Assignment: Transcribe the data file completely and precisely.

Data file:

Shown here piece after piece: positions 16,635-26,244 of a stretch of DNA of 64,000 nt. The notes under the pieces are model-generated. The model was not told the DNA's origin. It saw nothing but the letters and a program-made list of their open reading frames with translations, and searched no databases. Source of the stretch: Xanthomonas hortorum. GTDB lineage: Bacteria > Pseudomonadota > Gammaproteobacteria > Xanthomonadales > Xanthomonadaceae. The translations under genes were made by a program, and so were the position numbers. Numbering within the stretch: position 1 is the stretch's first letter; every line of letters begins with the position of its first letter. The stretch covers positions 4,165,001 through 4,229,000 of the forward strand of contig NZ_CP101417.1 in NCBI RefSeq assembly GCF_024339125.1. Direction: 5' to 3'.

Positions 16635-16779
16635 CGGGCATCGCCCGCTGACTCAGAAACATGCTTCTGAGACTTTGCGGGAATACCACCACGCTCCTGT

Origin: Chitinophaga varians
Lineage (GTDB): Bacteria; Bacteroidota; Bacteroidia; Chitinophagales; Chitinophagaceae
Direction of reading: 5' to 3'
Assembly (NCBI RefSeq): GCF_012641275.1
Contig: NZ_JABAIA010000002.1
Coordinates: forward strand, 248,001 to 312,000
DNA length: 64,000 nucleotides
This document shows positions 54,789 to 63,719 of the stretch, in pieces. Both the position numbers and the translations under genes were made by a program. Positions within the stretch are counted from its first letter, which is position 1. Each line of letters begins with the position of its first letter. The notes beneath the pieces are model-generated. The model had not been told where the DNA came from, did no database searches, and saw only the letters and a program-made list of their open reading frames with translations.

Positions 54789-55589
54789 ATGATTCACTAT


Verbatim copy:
Shown here piece after piece: positions 16,635-26,244 of a stretch of DNA of 64,000 nt. The notes under the pieces are model-generated. The model was not told the DNA's origin. It saw nothing but the letters and a program-made list of their open reading frames with translations, and searched no databases. Source of the stretch: Xanthomonas hortorum. GTDB lineage: Bacteria > Pseudomonadota > Gammaproteobacteria > Xanthomonadales > Xanthomonadaceae. The translations under genes were made by a program, and so were the position numbers. Numbering within the stretch: position 1 is the stretch's first letter; every line of letters begins with the position of its first letter. The stretch covers positions 4,165,001 through 4,229,000 of the forward strand of contig NZ_CP101417.1 in NCBI RefSeq assembly GCF_024339125.1. Direction: 5' to 3'.

Positions 16635-16779
16635 CGGGCATCGCCCGCTGACTCAGAAACATGCTTCTGAGACTTTGCGGGAATACCACCACGCTCCTGT

Origin: Chitinophaga varians
Lineage (GTDB): Bacteria; Bacteroidota; Bacteroidia; Chitinophagales; Chitinophagaceae
Direction of reading: 5' to 3'
Assembly (NCBI RefSeq): GCF_012641275.1
Contig: NZ_JABAIA010000002.1
Coordinates: forward strand, 248,001 to 312,000
DNA length: 64,000 nucleotides
This document shows positions 54,789 to 63,719 of the stretch, in pieces. Both the position numbers and the translations under genes were made by a program. Positions within the stretch are counted from its first letter, which is position 1. Each line of letters begins with the position of its first letter. The notes beneath the pieces are model-generated. The model had not been told where the DNA came from, did no database searches, and saw only the letters and a program-made list of their open reading frames with translations.

Positions 54789-55589
54789 ATGATTCACTAT